Cragg Vale Coiner “King” David Hartley would surely be delighted to see that his old farmhouse has been turned into a rural des res.
What was a small house and separate barn is now an outstanding five-bedroom home and a separate three-bedroom B&B/holiday let. Back in the 18th century it was the headquarters of a counterfeiting gang led by ironworker David Hartley.
Using his trade as cover, he shaved the edges off gold coins then filed them so the loss was undetectable. He then made counterfeit money from the shavings .
His operation spread among neighbouring farms and soon there was a gang of 30 Coiners with local publicans helping to put the fake currency into circulation. Charismatic Hartley became known as “King David” but his reign ended when one of the Coiners betrayed him. Hartley was arrested and then hanged in 1770.
The farmhouse, near Hebden Bridge, was the perfect location for the covert activities. It is tucked away down a one-and-a-half mile track, which was part of the appeal when Nathan and Liz Smith bought the property in 2004.
“It is in the most romantic rural location on the edge of the Broadhead Clough nature reserve with magnificent views,” says Nathan.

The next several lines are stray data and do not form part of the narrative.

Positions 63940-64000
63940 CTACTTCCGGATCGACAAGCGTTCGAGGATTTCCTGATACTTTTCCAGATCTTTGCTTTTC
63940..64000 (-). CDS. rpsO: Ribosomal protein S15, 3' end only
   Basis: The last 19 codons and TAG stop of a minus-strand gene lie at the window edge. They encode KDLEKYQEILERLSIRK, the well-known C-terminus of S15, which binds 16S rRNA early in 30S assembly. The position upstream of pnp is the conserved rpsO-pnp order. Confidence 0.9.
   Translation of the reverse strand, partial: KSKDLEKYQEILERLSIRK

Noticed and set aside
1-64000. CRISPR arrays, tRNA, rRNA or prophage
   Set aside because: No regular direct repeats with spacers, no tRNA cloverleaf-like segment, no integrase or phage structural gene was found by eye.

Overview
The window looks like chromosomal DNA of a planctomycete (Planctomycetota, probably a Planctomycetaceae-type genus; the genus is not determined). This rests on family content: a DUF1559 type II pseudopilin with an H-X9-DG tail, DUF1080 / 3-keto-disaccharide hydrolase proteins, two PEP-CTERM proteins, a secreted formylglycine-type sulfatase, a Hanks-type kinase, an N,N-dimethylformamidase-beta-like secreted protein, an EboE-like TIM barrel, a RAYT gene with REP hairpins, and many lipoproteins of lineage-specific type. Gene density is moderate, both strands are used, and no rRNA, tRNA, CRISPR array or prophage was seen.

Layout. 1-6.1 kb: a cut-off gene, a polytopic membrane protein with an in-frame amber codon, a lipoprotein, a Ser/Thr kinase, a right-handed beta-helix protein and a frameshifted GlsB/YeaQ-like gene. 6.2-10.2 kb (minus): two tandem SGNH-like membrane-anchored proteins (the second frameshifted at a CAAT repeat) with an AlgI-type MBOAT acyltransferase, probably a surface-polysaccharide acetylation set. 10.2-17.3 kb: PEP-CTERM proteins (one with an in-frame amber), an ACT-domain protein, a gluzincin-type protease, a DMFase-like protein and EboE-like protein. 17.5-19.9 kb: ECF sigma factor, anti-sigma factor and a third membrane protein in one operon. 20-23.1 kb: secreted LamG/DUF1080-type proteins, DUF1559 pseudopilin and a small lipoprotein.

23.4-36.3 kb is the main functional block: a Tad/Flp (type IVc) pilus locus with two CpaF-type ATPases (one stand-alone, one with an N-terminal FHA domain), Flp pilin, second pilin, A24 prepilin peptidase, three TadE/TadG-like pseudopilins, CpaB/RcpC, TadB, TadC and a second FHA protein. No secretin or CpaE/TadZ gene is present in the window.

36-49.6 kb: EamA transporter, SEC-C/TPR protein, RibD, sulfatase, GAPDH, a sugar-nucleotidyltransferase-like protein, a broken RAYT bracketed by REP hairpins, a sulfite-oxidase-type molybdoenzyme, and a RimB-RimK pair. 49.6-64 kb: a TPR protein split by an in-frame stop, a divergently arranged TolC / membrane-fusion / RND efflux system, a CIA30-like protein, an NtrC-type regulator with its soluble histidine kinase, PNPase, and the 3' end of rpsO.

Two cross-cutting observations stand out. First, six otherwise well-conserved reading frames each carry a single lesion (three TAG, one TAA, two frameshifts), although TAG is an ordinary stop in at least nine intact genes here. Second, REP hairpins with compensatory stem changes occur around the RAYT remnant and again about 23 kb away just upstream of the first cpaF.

The couple added two extensions to turn the historic two-bedroom main house into a five-bedroom home that has also been re-roofed, insulated and fitted with modern amenities,
The grade II listed property, which sits in seven acres of upland meadow, now has a large hall, sitting room, dining kitchen, separate dining room, a bathroom and a ground floor bedroom suite. Upstairs, there is a master bedroom suite, three further bedrooms and a house bathroom.
The barn was converted in 2010 and has a sitting room, dining room, kitchen and three bedroom suites, which are themed to reflect its history.
“Weavers lived here, there was a gamekeeper who looked after deer and, of course, ‘King David’, so we have a Deer suite, a Stag suite and a King suite,” says Nathan.
He and Liz are selling to move closer to town now their four children are getting older.
He says: “The children all have different interests and the demands mean we need to be closer to civilisation and bus stops. It’s a wrench because we all have such a strong emotional attachment to this place. There are five other properties on the track so we aren’t isolated but there is a sense of solitude and being away from it all.”
*For further details, contact Yorkshire’s Finest, tel: Halifax 01422 824729, www.yorkshiresfinest.org